Going back in time to 1930s Columbus Circle and Central Park

Whatever you think of Christopher Columbus, you have to admit the circle named for him at 59th Street looks pretty spectacular in this 1934 postcard.

It’s a rich and detailed view looking toward Central Park South and into the park itself. There’s the Columbus monument, the Maine monument at the entrance to the park (no pedicab traffic, wow!), the Sherry Netherland hotel all the way on Fifth, and a streetcar snaking its way to Broadway.

[postcard: postcardmuseum]

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7 Responses to “Going back in time to 1930s Columbus Circle and Central Park”

  1. Peter Delaunay Says:

    That is the same picture in your post of September 12, 2016 but slightly different cropping and colourised – today’s is a clearer print. Both fascinating posts. Thanks

  2. velovixen Says:

    Interesting to see a streetcar snaking around such a prominent spot. They’re making a comeback in other cities.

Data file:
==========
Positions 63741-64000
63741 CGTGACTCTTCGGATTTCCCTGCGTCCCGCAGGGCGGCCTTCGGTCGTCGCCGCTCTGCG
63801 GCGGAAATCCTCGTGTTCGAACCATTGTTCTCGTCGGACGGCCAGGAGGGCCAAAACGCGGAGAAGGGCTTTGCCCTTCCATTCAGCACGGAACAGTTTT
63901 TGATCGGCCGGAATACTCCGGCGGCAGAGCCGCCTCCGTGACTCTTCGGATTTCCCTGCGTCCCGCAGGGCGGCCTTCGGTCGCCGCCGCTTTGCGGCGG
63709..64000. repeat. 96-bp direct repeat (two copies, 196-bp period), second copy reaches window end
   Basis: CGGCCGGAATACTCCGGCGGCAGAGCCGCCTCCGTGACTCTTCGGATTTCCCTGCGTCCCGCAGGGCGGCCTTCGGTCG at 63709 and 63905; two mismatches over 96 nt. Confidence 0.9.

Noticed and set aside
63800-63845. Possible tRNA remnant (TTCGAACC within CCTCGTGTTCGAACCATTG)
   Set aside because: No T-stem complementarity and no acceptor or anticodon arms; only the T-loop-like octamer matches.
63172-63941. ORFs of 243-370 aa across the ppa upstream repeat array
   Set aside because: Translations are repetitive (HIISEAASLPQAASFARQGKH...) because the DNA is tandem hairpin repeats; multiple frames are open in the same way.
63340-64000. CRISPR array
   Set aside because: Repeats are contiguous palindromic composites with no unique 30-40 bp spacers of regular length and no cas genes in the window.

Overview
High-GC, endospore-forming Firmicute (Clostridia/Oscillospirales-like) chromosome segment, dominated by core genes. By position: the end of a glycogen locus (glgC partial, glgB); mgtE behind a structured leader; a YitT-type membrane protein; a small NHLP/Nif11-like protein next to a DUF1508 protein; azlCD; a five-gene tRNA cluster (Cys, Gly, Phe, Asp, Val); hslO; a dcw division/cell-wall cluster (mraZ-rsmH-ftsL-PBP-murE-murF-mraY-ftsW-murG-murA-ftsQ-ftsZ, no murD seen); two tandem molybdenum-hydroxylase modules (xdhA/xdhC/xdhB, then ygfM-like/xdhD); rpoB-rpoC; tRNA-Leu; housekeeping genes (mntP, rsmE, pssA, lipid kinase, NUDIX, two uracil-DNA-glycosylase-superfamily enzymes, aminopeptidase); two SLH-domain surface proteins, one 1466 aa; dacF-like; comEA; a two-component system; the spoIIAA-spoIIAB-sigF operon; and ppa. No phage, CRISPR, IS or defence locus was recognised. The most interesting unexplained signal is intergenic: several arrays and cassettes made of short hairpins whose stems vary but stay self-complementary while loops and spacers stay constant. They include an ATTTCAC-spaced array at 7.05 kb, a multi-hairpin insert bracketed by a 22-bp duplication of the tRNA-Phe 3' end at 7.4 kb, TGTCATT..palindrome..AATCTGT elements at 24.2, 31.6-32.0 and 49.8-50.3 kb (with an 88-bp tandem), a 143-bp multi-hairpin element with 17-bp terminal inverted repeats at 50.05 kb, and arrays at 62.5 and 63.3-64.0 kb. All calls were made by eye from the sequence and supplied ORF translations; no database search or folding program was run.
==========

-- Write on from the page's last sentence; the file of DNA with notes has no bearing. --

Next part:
• Bill Wolfe Says:

      Yes, I just read a long article in the LA Times about street cars coming back in, among other places, Berlin. When the Wall went up, the tracks in West Berlin were removed, but East Berlin’s stayed. So now the plan is to return the tracks to the western side of the city. Given the flooding problems (among others) faced by NYC’s subways, due to rising sea levels, I wonder if street cars might ever make a comeback there.

  3. countrypaul Says:

    Ah, perhaps a gentler time, although still fraught with anxiety. Remember that 1934 was in the depths of the Depression.

  4. Tom B Says:

    How long will it be before the Cancel Culture has this monument removed? Even the GOOGLE DOODLE makes a point of not recognizing this explorer or his discovery anymore.

  5. kenny Says:

    Christopher Columbus is one of very few individuals who had a lasting foot print on the long term ecology of the planet earth relocating plant life from one area of the world to another. Ireland’s harsh conditions, for example, made a sustainable human existence there almost impossible until the potato was introduced. Think also sugar, tobacco, coffee, corn…

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